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Bert replied on Sat, Feb 18 2012 12:36 AM

I give the benefit of doubt that someone who's really only read Rothbard would make such a dogmatic claim. Rothbard may be in the top 5, but not number 1.  There's too many libertarian activists and authors for even myself to make a list, especially one like this.  Bastiat?  Nock?  Read?  Chodorov?  Spooner?  Hoppe?  The list would take the form of core libertarian authors one needs to read from the past 100 years or so.  To be honest, this is something that Jeffrey Tucker should take on (I'm sure he can make a rather extensive list).

I had always been impressed by the fact that there are a surprising number of individuals who never use their minds if they can avoid it, and an equal number who do use their minds, but in an amazingly stupid way. - Carl Jung, Man and His Symbols
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The greatest libertarian is the guy who minded his own fucking business.

 

 

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Bert replied on Sat, Feb 18 2012 2:07 AM

I concur with your sentiment, but not sure how serious the statement is as I see your user name and avatar.

I had always been impressed by the fact that there are a surprising number of individuals who never use their minds if they can avoid it, and an equal number who do use their minds, but in an amazingly stupid way. - Carl Jung, Man and His Symbols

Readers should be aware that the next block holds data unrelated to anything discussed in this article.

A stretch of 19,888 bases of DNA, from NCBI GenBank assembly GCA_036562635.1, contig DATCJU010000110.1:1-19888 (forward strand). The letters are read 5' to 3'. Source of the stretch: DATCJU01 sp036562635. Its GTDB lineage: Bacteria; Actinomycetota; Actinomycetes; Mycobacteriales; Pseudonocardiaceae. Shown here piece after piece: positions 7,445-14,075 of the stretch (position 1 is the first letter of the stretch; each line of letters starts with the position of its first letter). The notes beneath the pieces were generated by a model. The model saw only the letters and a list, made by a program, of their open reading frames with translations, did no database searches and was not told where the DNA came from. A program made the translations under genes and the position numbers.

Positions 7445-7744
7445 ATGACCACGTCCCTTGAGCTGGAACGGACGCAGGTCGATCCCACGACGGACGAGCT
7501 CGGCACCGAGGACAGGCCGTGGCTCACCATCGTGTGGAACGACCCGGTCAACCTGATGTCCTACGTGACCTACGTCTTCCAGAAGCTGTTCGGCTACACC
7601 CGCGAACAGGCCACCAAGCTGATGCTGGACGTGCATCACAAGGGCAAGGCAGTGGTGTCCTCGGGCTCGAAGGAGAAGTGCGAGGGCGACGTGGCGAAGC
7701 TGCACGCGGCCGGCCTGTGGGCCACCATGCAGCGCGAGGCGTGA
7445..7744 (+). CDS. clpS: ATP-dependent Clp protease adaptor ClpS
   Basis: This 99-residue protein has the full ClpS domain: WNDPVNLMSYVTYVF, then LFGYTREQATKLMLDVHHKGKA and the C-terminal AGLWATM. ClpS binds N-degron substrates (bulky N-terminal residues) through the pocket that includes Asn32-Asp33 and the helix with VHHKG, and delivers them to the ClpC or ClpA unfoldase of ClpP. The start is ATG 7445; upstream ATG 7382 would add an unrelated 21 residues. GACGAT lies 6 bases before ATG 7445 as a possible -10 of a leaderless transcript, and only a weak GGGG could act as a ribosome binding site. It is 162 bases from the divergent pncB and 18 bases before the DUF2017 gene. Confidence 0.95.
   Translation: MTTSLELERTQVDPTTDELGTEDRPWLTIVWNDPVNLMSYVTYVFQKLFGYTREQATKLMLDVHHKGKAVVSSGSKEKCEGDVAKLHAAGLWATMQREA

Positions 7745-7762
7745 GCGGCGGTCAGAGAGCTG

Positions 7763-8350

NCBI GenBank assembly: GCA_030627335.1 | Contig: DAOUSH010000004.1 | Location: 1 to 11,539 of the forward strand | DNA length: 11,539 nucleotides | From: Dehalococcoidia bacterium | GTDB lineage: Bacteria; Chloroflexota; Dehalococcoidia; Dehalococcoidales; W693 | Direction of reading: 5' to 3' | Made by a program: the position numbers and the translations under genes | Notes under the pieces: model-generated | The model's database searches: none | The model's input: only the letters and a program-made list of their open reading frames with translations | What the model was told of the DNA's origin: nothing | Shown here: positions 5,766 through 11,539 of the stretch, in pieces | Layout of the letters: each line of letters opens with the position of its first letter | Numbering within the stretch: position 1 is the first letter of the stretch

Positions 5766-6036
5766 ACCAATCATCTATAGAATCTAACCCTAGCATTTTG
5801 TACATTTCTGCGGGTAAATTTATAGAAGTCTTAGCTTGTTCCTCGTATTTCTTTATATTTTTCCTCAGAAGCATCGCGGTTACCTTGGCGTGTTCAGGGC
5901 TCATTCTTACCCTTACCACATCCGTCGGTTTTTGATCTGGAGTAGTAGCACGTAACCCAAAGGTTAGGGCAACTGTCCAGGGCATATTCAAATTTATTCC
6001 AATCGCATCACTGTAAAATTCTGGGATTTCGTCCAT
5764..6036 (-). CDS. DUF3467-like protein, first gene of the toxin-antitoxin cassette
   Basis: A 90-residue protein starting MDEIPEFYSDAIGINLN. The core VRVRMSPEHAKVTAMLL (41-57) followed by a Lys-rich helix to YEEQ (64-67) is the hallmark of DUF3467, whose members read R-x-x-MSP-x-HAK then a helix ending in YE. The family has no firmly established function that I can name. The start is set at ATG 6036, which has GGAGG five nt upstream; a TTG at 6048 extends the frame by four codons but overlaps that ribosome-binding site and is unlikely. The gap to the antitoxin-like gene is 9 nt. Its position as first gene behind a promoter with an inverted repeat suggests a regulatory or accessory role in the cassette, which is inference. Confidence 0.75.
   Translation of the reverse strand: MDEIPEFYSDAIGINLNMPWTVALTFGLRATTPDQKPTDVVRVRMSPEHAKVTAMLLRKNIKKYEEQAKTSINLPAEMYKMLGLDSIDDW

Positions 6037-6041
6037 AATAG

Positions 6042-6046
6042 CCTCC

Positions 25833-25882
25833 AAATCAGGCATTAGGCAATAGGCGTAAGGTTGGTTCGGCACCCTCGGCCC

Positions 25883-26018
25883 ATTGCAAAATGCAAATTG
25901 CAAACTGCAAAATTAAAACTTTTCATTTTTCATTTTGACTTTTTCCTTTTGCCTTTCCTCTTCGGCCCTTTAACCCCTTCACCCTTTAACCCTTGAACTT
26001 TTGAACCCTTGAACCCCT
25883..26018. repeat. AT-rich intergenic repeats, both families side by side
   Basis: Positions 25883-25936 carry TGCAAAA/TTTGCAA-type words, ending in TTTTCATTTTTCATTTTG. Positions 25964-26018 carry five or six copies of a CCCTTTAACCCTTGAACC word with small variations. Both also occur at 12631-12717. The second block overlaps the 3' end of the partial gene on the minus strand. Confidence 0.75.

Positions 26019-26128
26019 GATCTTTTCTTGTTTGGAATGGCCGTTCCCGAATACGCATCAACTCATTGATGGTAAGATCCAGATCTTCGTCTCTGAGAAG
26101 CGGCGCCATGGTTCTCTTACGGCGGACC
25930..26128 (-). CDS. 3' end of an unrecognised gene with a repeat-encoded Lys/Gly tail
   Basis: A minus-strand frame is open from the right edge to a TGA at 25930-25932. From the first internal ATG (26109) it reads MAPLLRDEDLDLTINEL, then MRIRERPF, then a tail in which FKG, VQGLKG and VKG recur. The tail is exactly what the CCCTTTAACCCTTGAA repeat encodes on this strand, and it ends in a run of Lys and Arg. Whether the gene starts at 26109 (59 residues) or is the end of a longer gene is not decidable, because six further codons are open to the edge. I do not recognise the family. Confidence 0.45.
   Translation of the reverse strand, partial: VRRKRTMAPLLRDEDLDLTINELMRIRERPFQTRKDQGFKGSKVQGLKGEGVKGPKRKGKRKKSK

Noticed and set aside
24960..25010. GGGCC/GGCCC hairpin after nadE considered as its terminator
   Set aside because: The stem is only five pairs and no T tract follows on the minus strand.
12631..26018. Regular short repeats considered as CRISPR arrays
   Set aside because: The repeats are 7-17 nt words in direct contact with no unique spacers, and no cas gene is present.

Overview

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Malachi replied on Sat, Feb 18 2012 12:34 PM
Ayn Rand should be #1 on that list, of course.

haha, dont stone me

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Ayn Rand does need to be on the list, as well as Nozick.  If you asked any non-libertarian to make the list, assuming they were at least educated, it would probably go:

  1. Rand
  2. Hayek
  3. Nozick
  4. Friedman
  5. Rothbard 

they said we would have an unfair fun advantage

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Lewis S. replied on Sat, Feb 18 2012 2:31 PM

I wouldn't argue with anyone putting Spooner on their list.

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My Buddy replied on Sat, Feb 18 2012 2:45 PM

Molinari and Bastiat ought to be up there

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Marko replied on Sat, Feb 18 2012 3:44 PM

Rothbard is #1 and then there isn't anyone after him for a very, very long time. And only then you have the distant second, third, etc.


Also Rand and Hayek for me don't even belong on a list of libertarians as such.

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Rothbard is #1 and then there isn't anyone after him for a very, very long time. And only then you have the distant second, third, etc.